My superpower, my experiments, or whatever I’ve done in the past have made me somewhat immune to mental strain. I’ve said before that I can see out of your glasses. 

When I get stressed, or in the zone, my eyes widen, and my peripheral vision expands. My pupils dilate, just like yours, and I start to take in more of the world around me in less time. I call this freezing time. The problem is, that it’s not healthy to freeze time constantly, and that’s what all my experiments allowed me to do. To see in field of vision that I shouldn’t be able to, and probably wasn’t supposed to. 

So with these silly glasses on, I shrink my field of vision, and my mind can almost rest with my eyes open. The smaller field of vision gives me a smaller chunk of information, something that I can actually process. I blink less, and can focus much better. Basically, when my body is resting, my mind is finally resting too.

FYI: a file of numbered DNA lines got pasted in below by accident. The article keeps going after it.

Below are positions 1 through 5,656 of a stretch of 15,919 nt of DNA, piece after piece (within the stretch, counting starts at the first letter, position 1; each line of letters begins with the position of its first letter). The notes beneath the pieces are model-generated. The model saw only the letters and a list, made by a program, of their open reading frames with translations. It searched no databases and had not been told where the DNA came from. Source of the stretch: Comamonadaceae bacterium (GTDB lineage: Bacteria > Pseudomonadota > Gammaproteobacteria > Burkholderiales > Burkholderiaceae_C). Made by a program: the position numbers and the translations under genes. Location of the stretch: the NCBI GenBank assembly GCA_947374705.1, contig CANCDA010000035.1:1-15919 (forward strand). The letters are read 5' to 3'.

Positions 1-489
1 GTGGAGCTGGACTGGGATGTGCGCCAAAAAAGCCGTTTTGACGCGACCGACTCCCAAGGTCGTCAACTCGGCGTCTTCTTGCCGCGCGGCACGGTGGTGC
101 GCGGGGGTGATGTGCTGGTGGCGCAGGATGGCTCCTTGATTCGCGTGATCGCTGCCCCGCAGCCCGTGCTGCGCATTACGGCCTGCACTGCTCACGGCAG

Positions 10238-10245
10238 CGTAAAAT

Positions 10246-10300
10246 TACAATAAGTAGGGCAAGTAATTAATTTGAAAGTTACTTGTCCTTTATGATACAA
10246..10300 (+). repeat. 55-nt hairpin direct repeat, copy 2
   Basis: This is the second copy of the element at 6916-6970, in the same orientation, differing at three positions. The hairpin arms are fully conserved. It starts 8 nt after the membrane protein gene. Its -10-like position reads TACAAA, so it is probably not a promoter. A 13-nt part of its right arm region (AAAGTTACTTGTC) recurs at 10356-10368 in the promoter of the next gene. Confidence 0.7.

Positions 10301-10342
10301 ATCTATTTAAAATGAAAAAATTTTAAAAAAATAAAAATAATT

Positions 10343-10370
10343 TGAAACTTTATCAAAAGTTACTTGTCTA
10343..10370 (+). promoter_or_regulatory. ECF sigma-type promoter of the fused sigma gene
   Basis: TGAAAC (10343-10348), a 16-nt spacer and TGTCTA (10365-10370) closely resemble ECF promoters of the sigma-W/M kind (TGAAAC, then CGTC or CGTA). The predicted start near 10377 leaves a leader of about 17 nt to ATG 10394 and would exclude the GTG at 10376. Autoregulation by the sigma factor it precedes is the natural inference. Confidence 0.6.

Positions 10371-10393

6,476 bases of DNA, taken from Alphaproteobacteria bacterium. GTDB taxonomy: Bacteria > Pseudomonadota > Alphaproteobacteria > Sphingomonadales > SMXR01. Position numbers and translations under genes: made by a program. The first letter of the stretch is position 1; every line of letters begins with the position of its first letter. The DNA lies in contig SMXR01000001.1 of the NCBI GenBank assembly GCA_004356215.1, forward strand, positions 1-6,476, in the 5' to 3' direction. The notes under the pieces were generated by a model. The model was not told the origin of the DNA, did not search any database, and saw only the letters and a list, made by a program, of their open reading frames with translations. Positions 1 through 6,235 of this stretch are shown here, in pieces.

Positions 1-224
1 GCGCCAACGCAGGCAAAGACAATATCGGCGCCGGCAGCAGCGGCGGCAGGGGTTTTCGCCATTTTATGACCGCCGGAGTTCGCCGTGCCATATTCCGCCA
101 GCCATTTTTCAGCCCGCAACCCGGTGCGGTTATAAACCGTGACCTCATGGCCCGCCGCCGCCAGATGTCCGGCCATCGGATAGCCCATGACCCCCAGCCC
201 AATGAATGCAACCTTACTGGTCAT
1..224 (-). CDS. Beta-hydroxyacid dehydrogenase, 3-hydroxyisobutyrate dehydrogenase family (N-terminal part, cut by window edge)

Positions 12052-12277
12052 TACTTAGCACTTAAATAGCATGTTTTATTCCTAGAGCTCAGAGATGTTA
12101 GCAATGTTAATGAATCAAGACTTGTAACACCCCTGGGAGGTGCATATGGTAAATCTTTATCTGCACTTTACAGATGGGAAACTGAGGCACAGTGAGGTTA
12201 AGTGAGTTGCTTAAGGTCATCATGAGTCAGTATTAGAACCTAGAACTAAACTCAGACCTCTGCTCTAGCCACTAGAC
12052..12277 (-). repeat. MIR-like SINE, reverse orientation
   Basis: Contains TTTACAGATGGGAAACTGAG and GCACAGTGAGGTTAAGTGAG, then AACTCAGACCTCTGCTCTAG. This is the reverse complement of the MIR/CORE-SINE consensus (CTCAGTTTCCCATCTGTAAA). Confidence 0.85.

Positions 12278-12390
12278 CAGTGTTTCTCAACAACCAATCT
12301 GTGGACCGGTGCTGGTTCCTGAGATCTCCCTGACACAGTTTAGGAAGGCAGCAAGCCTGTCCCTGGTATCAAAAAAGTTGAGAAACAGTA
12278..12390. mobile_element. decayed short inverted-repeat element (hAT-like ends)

What I think this means?

It means that my experiment isn’t done yet. If shrinking my field of vision helped me in this capacity, what can it do for others? If putting some specs on was all someone needed to help reduce mental strain, which we have proven effects every facet of how your body operates and ages, because it controls your perception of time.


Curing Alzheimer’s

I’m sure you haven’t read it, but a while back we did a logical proof comparing schizophrenia and Alzheimer’s. In that post, we logically theorize that schizophrenia and Alzheimer’s are the same disease. And because some people have had remission from Schizophrenia, Alzheimer’s should be curable as well.  

Blind people don’t get schizophrenia. Not one recorded case. The question is why?